Day 2. Started the fire and prepared eggs, bacon and english muffins. As always the coffee was the first priority. I use the Stanley French Coffee Press (Works great). Sitting in my camp chair while staring across the river, I was blessed with a close encounter of a cow moose slowly emerging from the Northern river bank. She slowly touched down in the river and lethargically crossed the river to the campsite river bank approx 50ft upstream of where I was sitting (I have this on camera while ducking behind a tree not to be seen). Pretty cool to say the least. After that pleasantry and a filling breakfast I was packed up and on my way. I would complete the river section on this day and Camp at Gero Island No.2 campsite, but not after first catching a couple salmon approx 15" in length. I released them as I still had a bit to go. Beautiful fish. Stopped at Pine Stream campsite to check that out and did the same at Boom House Campsite. I enjoy exploring the campsites for future planning. One thing I noticed is that many of the campsite markers have been removed from their stanchions. I was curious to know if they were stolen or removed intentionally by the PRC (hoping for the latter). The weather was fully supporting on this day with moderate wind and I made it to Gero 2 which was another resting place of last years trip. I was tickled silly to have this location to myself. Brought back many great memories as I worked on my recall of the trip. Sunsets from Gero Island are amazing and I witnessed another great one on this evening. I have a time lapse video of the sunset which I have not downloaded yet. When I do I will follow up with this post and provide an external link for viewing. Dinner was homemade, dehydrated chicken and rice and some non homemade beef jerky. My menu for this trip was lighter than usual and I was ok with that (with the exception of breakfasts, I always need a big breakfast). As soon as I was settled in on Gero the wind picked up for a couple of hours and before long there were breakers on the beach. It doesn't take long for this lake to kick up and it served as a clear reminder of past experiences. Had a nice fire and drifted off to sleep.

    Day 3 Awoke to an amazing morning. Mirror like water and temperatures perfect for paddling 50 deg. Packed up and said goodbye to this nostalgic site and paddled off to the western shore of Chesuncook. I was determined to find Sandy Point on this trip as we could not find it in the dark last year which prompted us to make an impromptu camp on the shoreline. I eventually landed at Sandy Point tucked back in a cove with a steep inclined beach and then toured the grounds. I found this site to be quite nice with great views. Stayed for a bit to stretch my legs, laughed a bit about our night time chaos from last years trip, and then headed off once again. In my mind I was considering finishing the trip on this day to make it home a day early but then the wind decided otherwise. I made it as far as Mouser Island where I would settle in for the 3rd night. Mouser island is a mutiple cell site which is much larger than how it appears from the lake. 3 cells reside on this Island. I had plenty of time in the evening to prepare my meals, which tonight I decided on breakfast sandwhiches (eggs, sausage, block cheddar cheese & Sriracha). Had to use up the eggs. I was hungry and it was delicious. Had three of them. Set up camp normally and thought that I would get to sleep early for an early start to the morning to beat the wind but sleep didn't come easy. Just couldn't sleep and I am glad that I didn't because on this night I observed probably one of the most beautiful sunsets that I have personally seen to date. Breathtaking oranges and reds. Simply amazing. Another reminder of why getting outdoors and enjoying nature truly serves the soul. After videoing and photographing the sunset I started a fire and actually listened to some music for the first time on this trip (Ben Howard). Eventually my eyes grew tired and I headed off to the tent for what was a great nights sleep.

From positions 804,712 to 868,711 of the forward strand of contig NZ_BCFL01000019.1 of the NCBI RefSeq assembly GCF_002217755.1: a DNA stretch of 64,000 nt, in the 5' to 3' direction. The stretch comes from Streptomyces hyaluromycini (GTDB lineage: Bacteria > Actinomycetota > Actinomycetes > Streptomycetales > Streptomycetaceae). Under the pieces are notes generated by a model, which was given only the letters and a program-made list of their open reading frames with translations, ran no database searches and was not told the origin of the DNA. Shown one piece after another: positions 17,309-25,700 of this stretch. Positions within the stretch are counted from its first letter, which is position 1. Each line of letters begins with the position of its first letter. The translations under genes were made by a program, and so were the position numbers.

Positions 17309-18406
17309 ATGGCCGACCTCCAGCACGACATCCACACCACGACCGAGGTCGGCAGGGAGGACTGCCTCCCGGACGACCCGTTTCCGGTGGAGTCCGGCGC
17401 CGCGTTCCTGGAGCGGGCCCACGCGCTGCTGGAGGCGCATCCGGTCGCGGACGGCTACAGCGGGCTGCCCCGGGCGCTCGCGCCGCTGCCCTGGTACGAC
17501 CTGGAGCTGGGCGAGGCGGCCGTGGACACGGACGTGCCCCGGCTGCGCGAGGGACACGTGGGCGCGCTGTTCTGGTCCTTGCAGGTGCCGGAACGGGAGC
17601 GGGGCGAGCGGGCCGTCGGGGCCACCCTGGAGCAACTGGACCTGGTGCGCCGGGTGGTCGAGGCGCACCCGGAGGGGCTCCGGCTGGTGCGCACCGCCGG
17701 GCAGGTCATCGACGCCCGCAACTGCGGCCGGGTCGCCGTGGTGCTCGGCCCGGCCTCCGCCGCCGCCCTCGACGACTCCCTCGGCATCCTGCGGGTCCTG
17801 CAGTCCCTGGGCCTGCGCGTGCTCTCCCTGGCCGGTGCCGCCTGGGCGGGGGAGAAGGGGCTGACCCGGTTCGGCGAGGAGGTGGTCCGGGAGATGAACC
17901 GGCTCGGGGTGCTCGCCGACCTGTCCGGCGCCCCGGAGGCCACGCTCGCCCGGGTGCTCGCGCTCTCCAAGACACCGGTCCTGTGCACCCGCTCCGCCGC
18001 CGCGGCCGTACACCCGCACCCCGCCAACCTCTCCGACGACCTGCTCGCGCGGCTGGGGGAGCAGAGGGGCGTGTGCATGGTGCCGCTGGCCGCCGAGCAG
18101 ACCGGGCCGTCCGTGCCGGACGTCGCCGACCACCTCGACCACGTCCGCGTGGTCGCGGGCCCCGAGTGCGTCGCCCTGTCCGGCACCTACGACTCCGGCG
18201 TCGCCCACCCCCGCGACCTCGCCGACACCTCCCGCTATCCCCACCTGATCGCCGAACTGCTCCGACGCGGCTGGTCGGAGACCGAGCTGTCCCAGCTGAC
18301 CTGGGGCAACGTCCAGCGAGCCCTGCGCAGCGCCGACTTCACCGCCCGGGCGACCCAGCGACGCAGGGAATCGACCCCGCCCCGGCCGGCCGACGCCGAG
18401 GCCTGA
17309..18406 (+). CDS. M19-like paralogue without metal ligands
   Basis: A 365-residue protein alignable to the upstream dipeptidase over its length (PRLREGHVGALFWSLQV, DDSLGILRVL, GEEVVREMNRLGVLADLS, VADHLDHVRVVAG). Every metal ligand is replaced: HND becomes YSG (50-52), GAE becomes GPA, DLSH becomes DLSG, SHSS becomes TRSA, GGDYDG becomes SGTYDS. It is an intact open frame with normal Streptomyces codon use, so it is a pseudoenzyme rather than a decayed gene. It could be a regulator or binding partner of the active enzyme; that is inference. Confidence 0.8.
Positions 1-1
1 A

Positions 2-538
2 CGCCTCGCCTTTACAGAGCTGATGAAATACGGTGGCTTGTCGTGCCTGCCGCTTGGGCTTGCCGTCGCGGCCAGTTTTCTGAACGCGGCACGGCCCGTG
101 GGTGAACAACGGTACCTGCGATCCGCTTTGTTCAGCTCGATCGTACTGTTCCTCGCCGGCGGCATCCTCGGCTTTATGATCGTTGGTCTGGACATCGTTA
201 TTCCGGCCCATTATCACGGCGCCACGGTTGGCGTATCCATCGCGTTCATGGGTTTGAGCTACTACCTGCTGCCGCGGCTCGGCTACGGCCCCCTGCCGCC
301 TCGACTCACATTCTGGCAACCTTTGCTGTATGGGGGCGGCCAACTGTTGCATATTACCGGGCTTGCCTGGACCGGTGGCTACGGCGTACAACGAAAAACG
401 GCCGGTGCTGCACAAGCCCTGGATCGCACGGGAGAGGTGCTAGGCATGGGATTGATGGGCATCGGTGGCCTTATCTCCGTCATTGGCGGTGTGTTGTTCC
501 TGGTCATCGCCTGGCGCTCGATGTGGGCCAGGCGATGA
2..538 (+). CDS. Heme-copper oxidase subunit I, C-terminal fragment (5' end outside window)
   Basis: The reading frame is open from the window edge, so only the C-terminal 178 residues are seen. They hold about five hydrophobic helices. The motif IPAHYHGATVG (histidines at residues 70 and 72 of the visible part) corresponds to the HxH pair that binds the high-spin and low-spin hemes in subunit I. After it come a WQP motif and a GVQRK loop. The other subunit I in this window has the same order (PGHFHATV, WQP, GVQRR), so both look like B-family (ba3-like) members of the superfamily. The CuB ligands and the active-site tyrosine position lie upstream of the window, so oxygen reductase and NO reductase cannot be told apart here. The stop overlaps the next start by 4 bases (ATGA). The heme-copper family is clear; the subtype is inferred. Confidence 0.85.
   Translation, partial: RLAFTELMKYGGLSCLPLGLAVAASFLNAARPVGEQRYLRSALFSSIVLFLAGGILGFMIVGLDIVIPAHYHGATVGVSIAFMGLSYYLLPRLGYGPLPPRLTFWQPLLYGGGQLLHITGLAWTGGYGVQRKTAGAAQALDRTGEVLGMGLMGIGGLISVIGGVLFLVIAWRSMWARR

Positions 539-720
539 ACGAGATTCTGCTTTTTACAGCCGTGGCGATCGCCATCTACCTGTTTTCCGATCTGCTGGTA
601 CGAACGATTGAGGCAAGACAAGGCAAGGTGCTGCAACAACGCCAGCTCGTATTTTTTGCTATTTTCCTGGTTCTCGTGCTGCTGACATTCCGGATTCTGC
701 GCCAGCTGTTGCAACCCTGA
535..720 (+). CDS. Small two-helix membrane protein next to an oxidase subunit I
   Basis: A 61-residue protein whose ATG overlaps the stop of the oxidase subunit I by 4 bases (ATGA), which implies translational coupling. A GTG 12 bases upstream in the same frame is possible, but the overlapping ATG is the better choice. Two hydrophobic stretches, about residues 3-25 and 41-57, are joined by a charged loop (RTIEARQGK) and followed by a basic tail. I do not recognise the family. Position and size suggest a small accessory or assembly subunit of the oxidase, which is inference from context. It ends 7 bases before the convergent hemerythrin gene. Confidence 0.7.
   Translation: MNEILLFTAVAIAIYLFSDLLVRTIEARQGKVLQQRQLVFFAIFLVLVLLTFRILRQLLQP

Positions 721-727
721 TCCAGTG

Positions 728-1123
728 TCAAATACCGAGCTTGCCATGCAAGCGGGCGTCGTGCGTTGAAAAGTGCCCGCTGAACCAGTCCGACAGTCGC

Day 4 - On this morning, I woke up early and had an egg, beef jerky and cheddar cheese omelet with english muffins. Packed up camp and paddled off onto flat calm lake conditions. It would not take me long to paddle to Allagash Gateway Campground to finish my trip as it was only about 5 miles to the finish line. My reflection on this trip is simply......wow...what a difference of weather conditions on this trip vice last years trip. This lake can be paddled in pure relaxation and enjoyment when the conditions support or it can be absolutely hell. I am glad to have experienced both as I have learned a great respect for this lake and all larger size lakes. Great solo trip and I am happy that I was able to do this trip before life got busy again.